Watching Timothy Seelig, artistic director of the San Francisco Gay Men’s Chorus, lead the multicultural choral group, it’s impossible to imagine how closed off he once was to anyone outside of conservative, straight, white America.
“I’m sure most people who don’t know my story, say, ‘Oh look, there’s that man that conducts up there and he must have had easy sailing to get up on that podium,’” says Seelig, 69, who will read excerpts from his new memoir “Tale of Two Tims: Big Ol Baptist, Big Ol Gay” on Facebook live on June 27. “But this is my opportunity to tell them.”
Seelig’s stirring account of his life starts 1,700 miles east of San Francisco in conservative Fort Worth, Texas. Born to deeply religious Baptist parents, he and his older brother’s upbringing consisted of school and church, and both were segregated.
Things opened up for Seelig in 1968, the year his high school was integrated. The same year, he was working as a shoe salesman in a shopping center store that mostly catered to a Black clientele. Even in this period of immense racial strife, Seelig recalls how respectfully he was treated by this community, which he says opened the door for him to a whole different level of understanding.
In one of the book’s most memorable moments, Seelig describes how on April 4 in 1968, a man entered the shoe store, announcing that Martin Luther King Jr. had been assassinated.
Seelig was nervous about how he — one of the only Caucasians in the shopping mall — would be received by the Black customers, with racial tensions running so high. So he was surprised when he was pulled in and embraced by one of the women.
“They didn’t treat me as an ‘other,’” Seelig says. “The opening of arms, humanity and a feeling that we’re all in this together was profound. I felt like it was OK to go through those next moments together and be a community for this moment. That was my first lesson, where my eyes opened that these people are not ‘other’ at all.”
Seelig’s life continued “as normal” as he went off to study music at a little Baptist college in West Texas, where the only black students were on the basketball team. It wasn’t until graduate school and later, in his career as an opera singer, that he experienced any true cultural diversity.
But the by-then married pastor of a Baptist megachurch got an accelerated education in multiculturalism after he came out, lost his position and family and began conducting Dallas’ all-gay Turtle Creek Chorale, in 1987, when he started working with people of color and those suffering from HIV/AIDS. In the book, the conductor, who previously had no direct contact with lesbians, describes the challenges of managing a 100-member lesbian choir.
“Then boy, was I the ‘other,’” says Seelig. “Immediately taking on the mantle of leading a gay organization and then a lesbian one, the requirements for me to ‘learn or burn’ were massive.”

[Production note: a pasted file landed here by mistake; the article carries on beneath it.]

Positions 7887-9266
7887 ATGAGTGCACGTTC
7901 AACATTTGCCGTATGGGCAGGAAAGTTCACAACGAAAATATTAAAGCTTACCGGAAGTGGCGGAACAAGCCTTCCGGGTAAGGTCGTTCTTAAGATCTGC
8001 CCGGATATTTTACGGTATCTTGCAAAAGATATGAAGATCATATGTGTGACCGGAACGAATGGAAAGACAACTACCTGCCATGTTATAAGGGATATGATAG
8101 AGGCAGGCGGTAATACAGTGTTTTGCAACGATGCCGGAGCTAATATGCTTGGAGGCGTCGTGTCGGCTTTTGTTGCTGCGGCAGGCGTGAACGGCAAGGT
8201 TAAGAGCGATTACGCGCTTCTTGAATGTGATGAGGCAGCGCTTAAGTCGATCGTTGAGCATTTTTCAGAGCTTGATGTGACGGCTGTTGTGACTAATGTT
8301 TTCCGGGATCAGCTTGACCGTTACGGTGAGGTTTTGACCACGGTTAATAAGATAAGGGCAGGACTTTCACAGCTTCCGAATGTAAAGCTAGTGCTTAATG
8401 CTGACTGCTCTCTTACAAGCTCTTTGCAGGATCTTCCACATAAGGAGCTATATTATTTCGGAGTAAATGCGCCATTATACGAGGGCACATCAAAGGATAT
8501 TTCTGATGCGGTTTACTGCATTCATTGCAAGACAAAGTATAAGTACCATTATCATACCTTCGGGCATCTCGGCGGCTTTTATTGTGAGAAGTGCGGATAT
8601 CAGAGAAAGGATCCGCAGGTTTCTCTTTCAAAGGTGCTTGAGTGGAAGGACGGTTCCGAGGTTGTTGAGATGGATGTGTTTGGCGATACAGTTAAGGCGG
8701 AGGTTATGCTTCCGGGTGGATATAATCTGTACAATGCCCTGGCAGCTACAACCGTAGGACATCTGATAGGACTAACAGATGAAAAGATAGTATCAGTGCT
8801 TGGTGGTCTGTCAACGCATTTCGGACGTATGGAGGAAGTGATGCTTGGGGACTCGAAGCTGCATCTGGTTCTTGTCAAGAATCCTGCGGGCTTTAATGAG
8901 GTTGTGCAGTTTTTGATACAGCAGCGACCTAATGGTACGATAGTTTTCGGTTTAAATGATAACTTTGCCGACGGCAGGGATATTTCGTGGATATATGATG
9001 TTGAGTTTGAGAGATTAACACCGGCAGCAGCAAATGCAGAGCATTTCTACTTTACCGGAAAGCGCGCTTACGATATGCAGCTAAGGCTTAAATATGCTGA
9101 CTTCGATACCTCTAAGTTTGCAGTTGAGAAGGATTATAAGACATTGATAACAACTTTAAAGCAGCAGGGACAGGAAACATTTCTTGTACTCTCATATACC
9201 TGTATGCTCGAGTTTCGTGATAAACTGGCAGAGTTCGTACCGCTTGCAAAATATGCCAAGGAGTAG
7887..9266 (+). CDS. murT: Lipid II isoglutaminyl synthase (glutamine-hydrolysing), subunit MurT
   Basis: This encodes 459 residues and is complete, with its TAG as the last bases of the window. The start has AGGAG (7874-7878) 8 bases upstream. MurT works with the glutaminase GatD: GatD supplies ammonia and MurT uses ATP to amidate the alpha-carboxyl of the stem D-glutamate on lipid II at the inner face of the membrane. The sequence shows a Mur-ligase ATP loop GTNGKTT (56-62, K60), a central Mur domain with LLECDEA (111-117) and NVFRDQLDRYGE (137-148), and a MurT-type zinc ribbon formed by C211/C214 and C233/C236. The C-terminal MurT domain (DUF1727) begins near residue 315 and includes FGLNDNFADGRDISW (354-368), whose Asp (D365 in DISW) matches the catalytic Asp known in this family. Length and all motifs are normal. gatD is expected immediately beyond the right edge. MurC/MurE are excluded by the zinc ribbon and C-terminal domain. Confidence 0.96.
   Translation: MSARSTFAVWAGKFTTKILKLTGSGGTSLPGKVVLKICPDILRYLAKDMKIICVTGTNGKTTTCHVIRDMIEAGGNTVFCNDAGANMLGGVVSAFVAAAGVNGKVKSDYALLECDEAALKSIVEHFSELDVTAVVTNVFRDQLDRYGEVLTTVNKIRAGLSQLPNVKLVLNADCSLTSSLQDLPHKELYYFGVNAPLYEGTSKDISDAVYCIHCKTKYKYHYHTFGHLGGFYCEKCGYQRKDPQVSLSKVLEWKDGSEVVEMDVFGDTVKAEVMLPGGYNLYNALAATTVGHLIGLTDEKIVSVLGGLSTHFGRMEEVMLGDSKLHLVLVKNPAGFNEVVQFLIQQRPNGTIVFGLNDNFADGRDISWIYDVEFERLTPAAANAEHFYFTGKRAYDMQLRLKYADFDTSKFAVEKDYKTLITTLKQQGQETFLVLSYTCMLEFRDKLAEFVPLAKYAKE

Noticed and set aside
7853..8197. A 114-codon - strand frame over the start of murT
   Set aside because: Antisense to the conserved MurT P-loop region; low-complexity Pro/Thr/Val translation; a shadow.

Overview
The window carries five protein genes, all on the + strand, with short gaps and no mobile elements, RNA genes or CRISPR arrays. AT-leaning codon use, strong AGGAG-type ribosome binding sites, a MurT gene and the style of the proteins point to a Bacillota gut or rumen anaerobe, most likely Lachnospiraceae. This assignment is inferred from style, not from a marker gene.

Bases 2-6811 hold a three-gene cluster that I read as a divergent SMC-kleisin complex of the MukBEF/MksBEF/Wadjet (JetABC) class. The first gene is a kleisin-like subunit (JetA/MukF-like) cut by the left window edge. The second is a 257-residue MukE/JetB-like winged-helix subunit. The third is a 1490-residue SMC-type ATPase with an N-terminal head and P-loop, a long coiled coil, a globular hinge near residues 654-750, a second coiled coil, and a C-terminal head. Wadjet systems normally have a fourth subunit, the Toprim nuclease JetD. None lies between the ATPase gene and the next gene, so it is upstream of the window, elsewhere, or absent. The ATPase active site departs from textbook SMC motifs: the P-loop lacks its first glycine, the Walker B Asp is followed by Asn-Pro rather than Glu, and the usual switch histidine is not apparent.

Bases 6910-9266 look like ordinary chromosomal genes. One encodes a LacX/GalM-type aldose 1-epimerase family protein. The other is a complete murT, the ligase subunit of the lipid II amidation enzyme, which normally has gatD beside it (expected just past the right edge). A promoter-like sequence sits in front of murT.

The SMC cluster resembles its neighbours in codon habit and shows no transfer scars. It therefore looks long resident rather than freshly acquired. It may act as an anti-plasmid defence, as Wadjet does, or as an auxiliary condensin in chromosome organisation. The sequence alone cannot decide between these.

Once he moved to The City to take the helm of the SFGMC, he began working with transgender men for the first time.
Today Seelig is brushing up on gender pronouns and working on increasing diversity in the SFGMC. Four years ago, it launched a diversity committee and, earlier this year, it appointed 30-year member Clint Johnson, its first Diversity, Equality, and Inclusion chairman liaison to the chorus to educate members about issues unique to its Black and Latinx members.
The SFGMC’s groundbreaking 2017 Lavender Pen Tour — the subject of 2019’s award-winning documentary “Gay Chorus Deep South” — took its message of inclusion to states with the most odious anti-LGBTQ legislation; the group marched across Selma, Alabama’s Edmund Pettus Bridge following in the footsteps of King and other civil rights activists.
“It was such a revelation that we were sitting on sacred ground in the Brown Chapel A.M.E. Church, where the civil rights movement was birthed, getting to trace those steps across the bridge and be emboldened from those actions,” Seelig says. “We were all changed and came home with renewed vigor to continue to build that bridge to other cultures, but specifically the African-American culture.”
After the tour, the choir went on to perform the seven-movement piece “Seven Last Words of the Unarmed,” highlighting the final words of seven Black men who died by violence. For the closing movement, in memory of Eric Garner, who perished after being put in a chokehold by an New York officer, in 2014, the chorus sang “I can’t breathe” for three minutes straight.
“That was one of the most dramatic moments of our lives, singing that work,” says Seelig. “If you listen and you’re in the middle of the LGBTQ+ community, you’re going to be challenged to learn every minute. One of the themes of my book is learning and stretching. I have learned and continue to learn such life lessons.”
IF YOU WATCH
Tim Seelig on Facebook Live
When: 2 p.m. June 27
Tale of Two Tims: Big Ol Baptist, Big Ol Gay
Written by: Tim Seelig
Published by: Nurturing Faith, Inc.